Maine is advancing a proposal that would make it the second state to elect its governor using ranked-choice voting, and it is expected to go to a vote in the full Legislature in the coming weeks after receiving a key committee’s approval.

Ranked Voting-Maine

Ballot boxes are brought into for a ranked-choice voting tabulation in Augusta in November 2018. A proposal that would make Maine the second state in the country with ranked-choice voting for governor is due for a vote by lawmakers. Robert F. Bukaty/Associated Press

Maine and Alaska both use the ranked voting format for congressional and presidential elections, and cities in many other states are embracing it for mayoral and other elections. Alaska uses a version of it for governor.

Proponents of ranked voting say it prevents “spoiler” candidates and promotes cooperation, civility and political moderates.

In Maine, proponents have long pushed for the format to be used in governor and state legislative races, but that would require an amendment to the Maine Constitution.

The Maine Legislature’s legal affairs committee approved a proposal in May to do that. The next step is for a vote by the full Legislature, with two-thirds majority approval needed to pass. Then it would need direct approval from a majority of state voters.

The sponsor of the amendment proposal, Democratic Sen. Cameron Reny of Bristol, said the change would reflect the will of state residents who approved ranked-choice voting in 2016.


“We ought to be governed by people who are chosen by a true majority of the population,” Reny said. “The idea that most people should be in control of their leadership and their representation should be a bipartisan issue.”

Ranked-choice voting is only used in races that have three or more candidates. Voters can rank candidates in order of preference. Election officials then count the first-choice votes.

If one candidate wins more than 50 percent of the votes in the first round of counting, that candidate is declared the winner.

If no candidate gets more than 50 percent, the last-place candidate is eliminated and that candidates’ votes are redistributed to their voters’ second choices. That process carries on until one candidate wins more than 50 percent of the vote.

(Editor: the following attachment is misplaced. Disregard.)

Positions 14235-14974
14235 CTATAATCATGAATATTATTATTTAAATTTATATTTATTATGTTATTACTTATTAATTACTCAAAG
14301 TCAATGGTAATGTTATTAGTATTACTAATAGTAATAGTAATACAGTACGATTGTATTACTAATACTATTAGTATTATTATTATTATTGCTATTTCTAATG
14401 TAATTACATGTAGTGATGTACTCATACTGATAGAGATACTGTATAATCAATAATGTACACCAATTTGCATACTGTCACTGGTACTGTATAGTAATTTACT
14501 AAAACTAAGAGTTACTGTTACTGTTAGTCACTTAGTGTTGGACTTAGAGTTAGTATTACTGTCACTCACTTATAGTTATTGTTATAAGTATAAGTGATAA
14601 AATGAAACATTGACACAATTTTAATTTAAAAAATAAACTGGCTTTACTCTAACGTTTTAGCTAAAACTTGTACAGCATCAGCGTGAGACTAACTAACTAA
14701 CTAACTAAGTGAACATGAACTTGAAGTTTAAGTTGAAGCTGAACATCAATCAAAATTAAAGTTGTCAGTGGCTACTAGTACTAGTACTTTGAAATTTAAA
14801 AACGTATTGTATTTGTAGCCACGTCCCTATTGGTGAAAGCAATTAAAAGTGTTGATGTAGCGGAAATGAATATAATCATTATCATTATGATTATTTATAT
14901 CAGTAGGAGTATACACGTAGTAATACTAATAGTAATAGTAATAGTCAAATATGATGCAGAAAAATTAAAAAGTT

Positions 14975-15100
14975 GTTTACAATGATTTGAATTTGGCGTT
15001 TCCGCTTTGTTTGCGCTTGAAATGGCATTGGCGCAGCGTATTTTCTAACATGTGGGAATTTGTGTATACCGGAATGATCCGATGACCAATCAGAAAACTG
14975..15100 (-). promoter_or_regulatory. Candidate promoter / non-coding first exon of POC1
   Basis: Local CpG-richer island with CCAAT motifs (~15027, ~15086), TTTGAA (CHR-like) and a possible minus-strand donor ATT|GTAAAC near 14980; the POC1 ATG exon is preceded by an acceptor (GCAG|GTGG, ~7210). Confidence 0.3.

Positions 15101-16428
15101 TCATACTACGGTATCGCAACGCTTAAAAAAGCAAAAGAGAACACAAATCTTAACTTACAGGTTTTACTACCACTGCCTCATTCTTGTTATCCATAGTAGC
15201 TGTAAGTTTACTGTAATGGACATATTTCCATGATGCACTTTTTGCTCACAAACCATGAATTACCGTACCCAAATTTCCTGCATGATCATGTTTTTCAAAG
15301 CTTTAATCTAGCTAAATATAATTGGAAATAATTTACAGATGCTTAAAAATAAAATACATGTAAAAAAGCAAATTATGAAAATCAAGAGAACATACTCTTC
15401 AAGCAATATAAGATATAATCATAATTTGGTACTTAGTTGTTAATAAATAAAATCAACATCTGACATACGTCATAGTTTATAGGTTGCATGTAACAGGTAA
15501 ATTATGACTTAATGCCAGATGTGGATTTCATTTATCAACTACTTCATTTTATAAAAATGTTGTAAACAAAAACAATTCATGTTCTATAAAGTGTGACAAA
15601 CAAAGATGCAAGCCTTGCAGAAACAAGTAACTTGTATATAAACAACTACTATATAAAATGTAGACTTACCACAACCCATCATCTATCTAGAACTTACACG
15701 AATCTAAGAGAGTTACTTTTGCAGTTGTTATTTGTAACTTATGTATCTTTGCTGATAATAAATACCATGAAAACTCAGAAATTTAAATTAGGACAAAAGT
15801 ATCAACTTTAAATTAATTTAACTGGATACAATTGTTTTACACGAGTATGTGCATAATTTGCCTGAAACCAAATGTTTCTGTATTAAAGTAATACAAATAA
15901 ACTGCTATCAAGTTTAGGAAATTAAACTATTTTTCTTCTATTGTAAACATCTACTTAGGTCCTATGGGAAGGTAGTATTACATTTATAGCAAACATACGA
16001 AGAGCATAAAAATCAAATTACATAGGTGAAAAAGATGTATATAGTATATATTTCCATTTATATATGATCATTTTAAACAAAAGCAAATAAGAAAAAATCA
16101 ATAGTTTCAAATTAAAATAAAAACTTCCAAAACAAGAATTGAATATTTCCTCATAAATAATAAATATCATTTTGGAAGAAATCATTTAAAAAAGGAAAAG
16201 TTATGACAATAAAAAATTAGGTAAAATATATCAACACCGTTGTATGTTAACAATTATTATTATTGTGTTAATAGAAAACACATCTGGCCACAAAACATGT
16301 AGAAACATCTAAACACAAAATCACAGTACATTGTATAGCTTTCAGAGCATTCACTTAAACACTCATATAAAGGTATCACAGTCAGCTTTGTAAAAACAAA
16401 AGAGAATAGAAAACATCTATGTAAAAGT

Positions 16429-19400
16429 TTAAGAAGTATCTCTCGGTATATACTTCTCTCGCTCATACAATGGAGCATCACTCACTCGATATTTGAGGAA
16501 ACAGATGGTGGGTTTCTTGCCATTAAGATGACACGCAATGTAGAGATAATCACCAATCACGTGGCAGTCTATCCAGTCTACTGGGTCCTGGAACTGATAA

The method propelled Democratic Rep. Jared Golden of Maine’s 2nd District into Congress. Golden needed the second-choice votes to defeat former Republican Rep. Bruce Poliquin in 2018. That made Golden the first member of Congress elected via ranked voting.

Golden’s victory is among a number of reasons Republicans in Maine, and elsewhere, have opposed ranked-choice voting. The Maine committee passed the proposal along party lines, with Republicans voting against it. Democrats have a majority in both the Maine House of Representatives and Maine Senate, but would require some crossover votes to achieve the two-thirds majority they need to amend the constitution.


Conservative groups have vowed to fight any expansion of ranked voting in the state. The Maine Policy Institute, a free-market advocacy group, testified against the expansion during a public hearing in May. The group called the method “a fad and a costly failure” in its testimony.

“Voting systems should meet some basic criteria: casting a ballot is as easy as possible, and every voter can be assured that his or her vote will count equally toward the final result. Unfortunately, RCV fails these simple tests,” the testimony said.

Alaska’s version of ranked voting is slightly different than Maine’s. Elections in the state start with a nonpartisan “pick one” primary. The top four move on to the general election, with ranked voting.

Massachusetts had a chance to join the list of states that use ranked voting, but residents shot the idea down in 2020. The voting format is also used by a growing number of U.S. cities, including Cambridge, Massachusetts, San Francisco and New York City.

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